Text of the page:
|Some of my tucks were slightly off grain|
Some were a little skewed
Hey, these were the first I'd made outside of
making tucks that came pre-printed on a pattern piece
And the doll whose nightgown will be incorporating this
charming detail, won't care!
1) I still plan to finish it in time for a mid December performance I'm going to with my daughter. But a little break might not hurt
2) I'm going to quit worrying about alterations. I talked with Susan about the sleeve fitting we were planning to work on, and I decided to just pin my test sleeve to the dress once I get the bodice and skirt basted up, see if it looks OK, then cut the sleeve and run with it. We could spend way too much time fooling with every detail of this pattern. Enough is enough. Neither of us wants to get overly caught up in pattern alteration and drafting. We just want to sew stuff that makes us feel good and improve our sewing skills along the way!
3) I decided I needed a very brief break from the CA Romance Dress. Just a little time to play with tucks!
My December podcast theme will be night wear. I'm already sewing a flannel nightshirt for my husband (well it's cut out anyway) and I have a flannel nightgown cutout for myself. Actually I cut it out a couple of years ago(!). I found it and another of the same pattern and material in my inventory. I did machine embroidery on the yokes for each last year and got one sewed up. So nightie number two needs to get finished this month. Those two garments will give me some practical material for the 'cast, but..... as usual I'm distracted by a technique we worked on in class. I bet you can guess that's tucks!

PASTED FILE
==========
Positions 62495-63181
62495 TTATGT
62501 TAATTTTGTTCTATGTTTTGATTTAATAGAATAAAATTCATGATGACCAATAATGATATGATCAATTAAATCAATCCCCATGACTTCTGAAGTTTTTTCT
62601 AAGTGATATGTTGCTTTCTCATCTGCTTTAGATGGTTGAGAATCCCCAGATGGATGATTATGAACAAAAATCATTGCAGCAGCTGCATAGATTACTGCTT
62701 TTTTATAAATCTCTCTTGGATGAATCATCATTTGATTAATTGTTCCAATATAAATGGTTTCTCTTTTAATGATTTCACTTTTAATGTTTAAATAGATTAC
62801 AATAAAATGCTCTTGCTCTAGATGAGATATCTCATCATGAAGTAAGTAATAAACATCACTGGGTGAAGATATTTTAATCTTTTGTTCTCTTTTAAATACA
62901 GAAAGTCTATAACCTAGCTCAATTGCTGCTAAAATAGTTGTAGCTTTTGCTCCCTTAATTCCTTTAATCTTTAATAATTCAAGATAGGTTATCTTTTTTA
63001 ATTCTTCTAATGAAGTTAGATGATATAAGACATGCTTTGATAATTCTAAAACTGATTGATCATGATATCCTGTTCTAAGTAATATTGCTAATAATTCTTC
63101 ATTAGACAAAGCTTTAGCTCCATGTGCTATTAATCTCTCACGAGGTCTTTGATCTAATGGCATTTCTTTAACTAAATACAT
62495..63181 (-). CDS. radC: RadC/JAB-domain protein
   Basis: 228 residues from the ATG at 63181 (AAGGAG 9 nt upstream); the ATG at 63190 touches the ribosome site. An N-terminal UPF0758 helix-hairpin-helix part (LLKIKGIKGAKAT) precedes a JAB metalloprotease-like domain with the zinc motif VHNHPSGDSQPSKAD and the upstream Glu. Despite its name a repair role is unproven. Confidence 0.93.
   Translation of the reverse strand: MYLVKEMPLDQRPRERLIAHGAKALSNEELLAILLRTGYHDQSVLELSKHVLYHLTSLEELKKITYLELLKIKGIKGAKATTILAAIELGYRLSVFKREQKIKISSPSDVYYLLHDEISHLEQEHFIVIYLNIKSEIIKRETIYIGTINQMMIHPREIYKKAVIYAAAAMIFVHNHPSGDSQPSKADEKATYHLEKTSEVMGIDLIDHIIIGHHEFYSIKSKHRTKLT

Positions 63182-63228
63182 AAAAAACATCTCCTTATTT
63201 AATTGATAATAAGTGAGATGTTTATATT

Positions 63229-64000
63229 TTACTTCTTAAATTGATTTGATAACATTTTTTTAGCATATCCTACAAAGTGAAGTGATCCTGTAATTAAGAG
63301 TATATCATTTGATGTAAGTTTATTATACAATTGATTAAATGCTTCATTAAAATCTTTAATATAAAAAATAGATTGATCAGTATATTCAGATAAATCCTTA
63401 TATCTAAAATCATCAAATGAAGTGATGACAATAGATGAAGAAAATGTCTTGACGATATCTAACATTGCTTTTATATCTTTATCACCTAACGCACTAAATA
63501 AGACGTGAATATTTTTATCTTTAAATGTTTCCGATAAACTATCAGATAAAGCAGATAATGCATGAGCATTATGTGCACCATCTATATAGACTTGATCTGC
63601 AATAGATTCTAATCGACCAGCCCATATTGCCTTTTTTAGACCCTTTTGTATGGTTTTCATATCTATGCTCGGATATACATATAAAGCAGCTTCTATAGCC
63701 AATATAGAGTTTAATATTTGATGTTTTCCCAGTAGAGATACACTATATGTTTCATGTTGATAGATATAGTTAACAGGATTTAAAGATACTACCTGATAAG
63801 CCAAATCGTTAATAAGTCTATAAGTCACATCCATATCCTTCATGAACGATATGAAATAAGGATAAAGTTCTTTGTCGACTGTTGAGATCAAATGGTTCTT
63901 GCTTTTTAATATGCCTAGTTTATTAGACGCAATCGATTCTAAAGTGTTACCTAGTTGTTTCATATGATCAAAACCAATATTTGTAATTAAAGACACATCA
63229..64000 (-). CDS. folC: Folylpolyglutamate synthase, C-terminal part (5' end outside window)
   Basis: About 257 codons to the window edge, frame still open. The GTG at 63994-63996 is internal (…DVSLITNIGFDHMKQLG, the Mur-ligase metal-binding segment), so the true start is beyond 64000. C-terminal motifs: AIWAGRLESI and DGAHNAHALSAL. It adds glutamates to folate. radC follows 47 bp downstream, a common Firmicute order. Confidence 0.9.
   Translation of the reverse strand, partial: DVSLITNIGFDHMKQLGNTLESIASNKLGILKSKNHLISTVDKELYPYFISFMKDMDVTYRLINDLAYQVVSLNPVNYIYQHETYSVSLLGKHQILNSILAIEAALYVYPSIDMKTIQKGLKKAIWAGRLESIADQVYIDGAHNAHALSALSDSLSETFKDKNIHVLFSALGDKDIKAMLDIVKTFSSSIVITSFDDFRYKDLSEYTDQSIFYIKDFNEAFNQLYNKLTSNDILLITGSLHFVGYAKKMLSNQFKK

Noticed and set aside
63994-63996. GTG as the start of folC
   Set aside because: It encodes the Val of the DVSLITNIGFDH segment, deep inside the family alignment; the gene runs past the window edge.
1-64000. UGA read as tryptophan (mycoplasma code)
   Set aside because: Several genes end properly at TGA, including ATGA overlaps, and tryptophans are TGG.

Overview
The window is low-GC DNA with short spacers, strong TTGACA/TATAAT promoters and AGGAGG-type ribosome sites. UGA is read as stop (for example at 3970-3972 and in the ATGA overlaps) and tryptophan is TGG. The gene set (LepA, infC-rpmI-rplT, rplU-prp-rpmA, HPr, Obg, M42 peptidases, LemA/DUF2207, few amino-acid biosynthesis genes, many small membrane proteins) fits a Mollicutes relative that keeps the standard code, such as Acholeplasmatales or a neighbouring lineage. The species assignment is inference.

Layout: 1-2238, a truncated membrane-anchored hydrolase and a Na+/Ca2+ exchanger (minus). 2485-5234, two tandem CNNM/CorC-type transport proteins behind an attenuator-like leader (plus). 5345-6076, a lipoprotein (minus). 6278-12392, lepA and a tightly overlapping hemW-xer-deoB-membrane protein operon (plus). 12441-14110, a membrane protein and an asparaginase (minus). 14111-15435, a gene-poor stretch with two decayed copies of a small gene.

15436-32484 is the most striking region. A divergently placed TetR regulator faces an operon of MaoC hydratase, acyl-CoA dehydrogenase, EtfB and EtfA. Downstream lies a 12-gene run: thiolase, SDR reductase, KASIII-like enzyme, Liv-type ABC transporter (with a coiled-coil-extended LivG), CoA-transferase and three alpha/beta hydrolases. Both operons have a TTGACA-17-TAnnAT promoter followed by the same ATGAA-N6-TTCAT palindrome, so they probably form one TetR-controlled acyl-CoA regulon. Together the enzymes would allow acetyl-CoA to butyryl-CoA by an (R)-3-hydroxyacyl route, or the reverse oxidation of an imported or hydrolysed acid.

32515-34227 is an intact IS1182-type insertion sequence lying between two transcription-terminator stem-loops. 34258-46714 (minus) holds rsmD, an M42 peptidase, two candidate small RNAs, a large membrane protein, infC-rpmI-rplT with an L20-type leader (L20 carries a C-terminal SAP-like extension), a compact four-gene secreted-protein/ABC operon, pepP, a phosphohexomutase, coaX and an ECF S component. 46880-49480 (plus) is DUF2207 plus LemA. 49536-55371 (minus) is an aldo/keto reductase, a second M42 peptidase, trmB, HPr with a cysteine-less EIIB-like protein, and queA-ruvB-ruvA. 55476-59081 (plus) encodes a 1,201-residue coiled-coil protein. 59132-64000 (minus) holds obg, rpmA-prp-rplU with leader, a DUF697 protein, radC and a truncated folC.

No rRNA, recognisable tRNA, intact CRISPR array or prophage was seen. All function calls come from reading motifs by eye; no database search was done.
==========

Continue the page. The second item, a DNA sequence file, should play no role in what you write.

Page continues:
It's so tempting to cut out another nightgown - a cool cotton one this time, with a tucked bodice or yoke. Hold on! When will I finish my dress, get back to my planned tee shirts and get on with jeans sewing? How about I just practice some technique sewing to polish up those fun tucks we practiced on paper in Fashion 110? Then, when I've gotten past a few other planned projects I'll be that much smarter.
BTW sample sewing is a blast when you sew for a doll. Have you ever noticed how non-picky a doll is? They'll wear anything! I saved only a few of my daughter's books and only two toys. One was an American Girl doll and the other an 18" Engelpuppen doll (a German model). And dolls wear nightgowns that would look lovely with tucks. I downloaded classic retired American Girl Doll Patterns for free! They're big files and you may want to avoid doing more than one at a time. Thanks to Pleasant Rowland and the rest of American Girl for sharing these patterns.
I used an old cotton sheet, from that day last summer when I cleaned out the linen closet (there's room to fold the pillowcases now!) , to practice my tucks. If I called it vintage fabric, would it sound classier? It was pleasant working with that soft old fabric, and wondering how many times it had been slept on over the years.
|I experimented with simple, easy to draw tucks|
These are one inch apart
In retrospect, I think maybe more pins would keep the tucks straighter
|Also, sample sewing was good because it got me thinking about|
how a pattern piece might lay on my completed tucked fabric.
If I were making a nightgown bodice for myself,
I might want to do extra tucking so that I could get a really symmetrical look